There is a new greek yogurt on the market that just came out recently and I want to hear some opinions on it. It comes with different fruit flavors, but other than the plain one, they should be all avoided because the flavor is made with stuff like sugar, insert fruit(probably not organic), corn starch and such. But the plain one however, on paper, it seems quite good, the only ingredient is cultured milk and the price is excellent. It's possibly the most affordable greek yogurt on the market. And unlike the Trader Joe's one, this is the real stuff. It is $1 for 5.3oz in Safeway, which is half the price of the same amount of Fage. Unfortunately, it only comes as nonfat. Question is, even though is nonfat, is it still worth it? Would eating fat from another source to compensate, ie. butter, balances it out to still gain the full benefit? Or better yet, does an adequate fat intake do the trick?
asked byAndreas1125 (116)
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on January 09, 2011
at 08:08 PM
I would steer clear of fat-free anything. I see that you can buy it for a budget price. How can that be real food? $1 ?? I would go to a small retailer and get something that looks more handmade or what about making it yourself? you will get a whole lot more Greek yogurt for under $1 if you started making it at home, then you can have total control of the thickness and Greekiness of it ;)
Don't give Safeway the money......
(p.s. Greek yogurt is really nice with honey)
on July 08, 2011
at 05:55 AM
I have really enjoyed straining a good product from White Mountain link text
it is the real deal 24 hour whole milk Bulgarian style yogurt, good and sour. Straining it through a coffee filter minimizes the lactose content and gives it that yummy thick texture. At $13 a gallon, that is super economical.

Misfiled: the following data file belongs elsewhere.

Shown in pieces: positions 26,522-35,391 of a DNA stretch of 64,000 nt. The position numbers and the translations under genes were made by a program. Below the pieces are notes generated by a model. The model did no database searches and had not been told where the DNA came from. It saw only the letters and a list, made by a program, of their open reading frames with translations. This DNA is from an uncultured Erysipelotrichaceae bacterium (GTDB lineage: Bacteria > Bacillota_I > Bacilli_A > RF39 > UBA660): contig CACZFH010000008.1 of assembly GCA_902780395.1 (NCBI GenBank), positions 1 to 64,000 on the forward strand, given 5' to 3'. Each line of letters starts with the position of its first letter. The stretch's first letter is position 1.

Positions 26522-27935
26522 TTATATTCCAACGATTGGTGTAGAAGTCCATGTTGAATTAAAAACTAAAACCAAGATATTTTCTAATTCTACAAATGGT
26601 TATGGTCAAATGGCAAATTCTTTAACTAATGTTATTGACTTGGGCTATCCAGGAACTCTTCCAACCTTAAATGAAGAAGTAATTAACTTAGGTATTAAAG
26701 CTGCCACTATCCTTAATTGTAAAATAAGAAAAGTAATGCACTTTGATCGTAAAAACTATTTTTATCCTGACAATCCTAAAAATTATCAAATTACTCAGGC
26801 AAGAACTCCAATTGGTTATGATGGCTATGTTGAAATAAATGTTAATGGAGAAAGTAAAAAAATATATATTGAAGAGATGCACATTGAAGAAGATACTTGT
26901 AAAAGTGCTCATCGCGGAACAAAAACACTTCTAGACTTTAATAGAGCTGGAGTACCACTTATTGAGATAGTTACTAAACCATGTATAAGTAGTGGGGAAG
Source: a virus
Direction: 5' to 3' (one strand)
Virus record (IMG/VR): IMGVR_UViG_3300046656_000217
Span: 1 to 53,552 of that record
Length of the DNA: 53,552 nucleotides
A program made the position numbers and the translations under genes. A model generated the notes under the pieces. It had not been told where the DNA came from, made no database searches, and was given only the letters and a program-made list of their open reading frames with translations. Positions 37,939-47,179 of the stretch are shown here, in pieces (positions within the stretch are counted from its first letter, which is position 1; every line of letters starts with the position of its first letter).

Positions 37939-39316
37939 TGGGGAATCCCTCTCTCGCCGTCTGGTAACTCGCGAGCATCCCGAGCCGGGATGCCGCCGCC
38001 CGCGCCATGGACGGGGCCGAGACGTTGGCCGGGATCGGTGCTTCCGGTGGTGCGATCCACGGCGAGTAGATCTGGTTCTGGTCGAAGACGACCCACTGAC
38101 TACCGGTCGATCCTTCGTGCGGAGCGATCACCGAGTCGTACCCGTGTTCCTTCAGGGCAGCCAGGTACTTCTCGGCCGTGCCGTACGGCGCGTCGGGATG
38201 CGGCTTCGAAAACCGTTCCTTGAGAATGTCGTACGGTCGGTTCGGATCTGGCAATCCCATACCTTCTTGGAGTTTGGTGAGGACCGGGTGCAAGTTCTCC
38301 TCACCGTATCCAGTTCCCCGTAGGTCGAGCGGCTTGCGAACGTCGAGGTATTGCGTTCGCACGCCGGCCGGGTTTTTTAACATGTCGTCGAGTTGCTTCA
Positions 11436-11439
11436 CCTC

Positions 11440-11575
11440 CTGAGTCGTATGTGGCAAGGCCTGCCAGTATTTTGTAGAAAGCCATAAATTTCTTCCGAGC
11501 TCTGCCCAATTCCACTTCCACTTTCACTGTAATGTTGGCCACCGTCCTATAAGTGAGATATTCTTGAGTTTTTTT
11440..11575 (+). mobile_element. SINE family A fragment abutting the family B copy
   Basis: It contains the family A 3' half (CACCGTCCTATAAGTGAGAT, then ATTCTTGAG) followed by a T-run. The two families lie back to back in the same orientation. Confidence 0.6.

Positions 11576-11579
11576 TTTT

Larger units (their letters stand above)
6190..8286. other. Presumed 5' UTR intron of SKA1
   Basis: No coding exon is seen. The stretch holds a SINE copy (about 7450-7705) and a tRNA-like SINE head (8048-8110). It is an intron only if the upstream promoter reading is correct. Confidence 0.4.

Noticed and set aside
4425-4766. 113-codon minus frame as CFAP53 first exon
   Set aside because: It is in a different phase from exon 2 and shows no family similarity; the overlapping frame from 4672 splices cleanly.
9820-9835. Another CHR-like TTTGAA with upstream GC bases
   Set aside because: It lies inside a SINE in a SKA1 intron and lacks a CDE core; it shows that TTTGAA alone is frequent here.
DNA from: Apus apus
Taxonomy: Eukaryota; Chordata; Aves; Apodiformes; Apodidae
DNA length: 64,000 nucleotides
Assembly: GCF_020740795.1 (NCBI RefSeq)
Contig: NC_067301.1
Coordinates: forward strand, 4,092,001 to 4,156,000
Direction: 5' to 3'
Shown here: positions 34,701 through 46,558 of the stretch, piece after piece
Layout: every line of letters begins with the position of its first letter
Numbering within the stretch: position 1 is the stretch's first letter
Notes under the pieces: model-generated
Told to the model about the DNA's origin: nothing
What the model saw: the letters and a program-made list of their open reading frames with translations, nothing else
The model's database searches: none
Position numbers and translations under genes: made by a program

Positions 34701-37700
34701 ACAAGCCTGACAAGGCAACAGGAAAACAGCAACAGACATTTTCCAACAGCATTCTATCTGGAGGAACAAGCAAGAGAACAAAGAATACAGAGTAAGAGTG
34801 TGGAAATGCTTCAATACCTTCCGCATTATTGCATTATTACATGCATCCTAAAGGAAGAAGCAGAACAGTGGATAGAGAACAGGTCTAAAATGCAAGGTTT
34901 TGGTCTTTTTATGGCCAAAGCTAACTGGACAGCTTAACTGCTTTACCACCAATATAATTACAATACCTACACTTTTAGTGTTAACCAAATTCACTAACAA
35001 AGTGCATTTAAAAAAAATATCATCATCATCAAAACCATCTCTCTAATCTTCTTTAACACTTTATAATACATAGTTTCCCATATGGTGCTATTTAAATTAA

If you don't want to do the non-fat greek, try finding a good whole milk yogurt and straining it. Really easy.
on May 22, 2011
at 05:17 PM
What about making your own COCONUT yogurt? I've used a thick full fat organic canned coconut milk to make my own, it was amazing and had a thick almost sour cream texture, with a sweet light coconut taste. Unfortunately I had to use a small amount of dairy culture to get it started. Once you have a batch, save some so you can use it as a starter and use it over and over for new batches. This again reduces the dairy content. There's such a small amount of dairy to start it, that within 2-3 batches, it should be extremely minimal.
on January 07, 2011
at 12:34 AM
id be curious to know if it is A1 or A2 Casein, im trying hard to stay A2. also my fear with nonfat is the chemicals and process used in the fat removal(not to mention the loss of potentially beneficial and tasty dairy fat)
On paper, the ingredients look good. if it is A2(someone find this for us?) ill gladly go buy and eat some and give you a solid review, love real yogurt, for taste and pre/probiotics.
on July 08, 2011
at 04:17 PM
Cook's Illustrated printed a review earlier this year of the different Greek Yogurts available in most grocery stores. It turns out that some companies do not want to go thru the entire process that it takes to make the yogurt (straining it and so forth), so they shortcut it by adding ingredients which give you the creaminess and mouthfeel such as pectin and gelatin, but are not normally found in a greek yogurt. See a bit of a longer discussion of that article here. http://tinyurl.com/3kam5yk. I think Olympus and Fage ranked higher.
Hope this helps.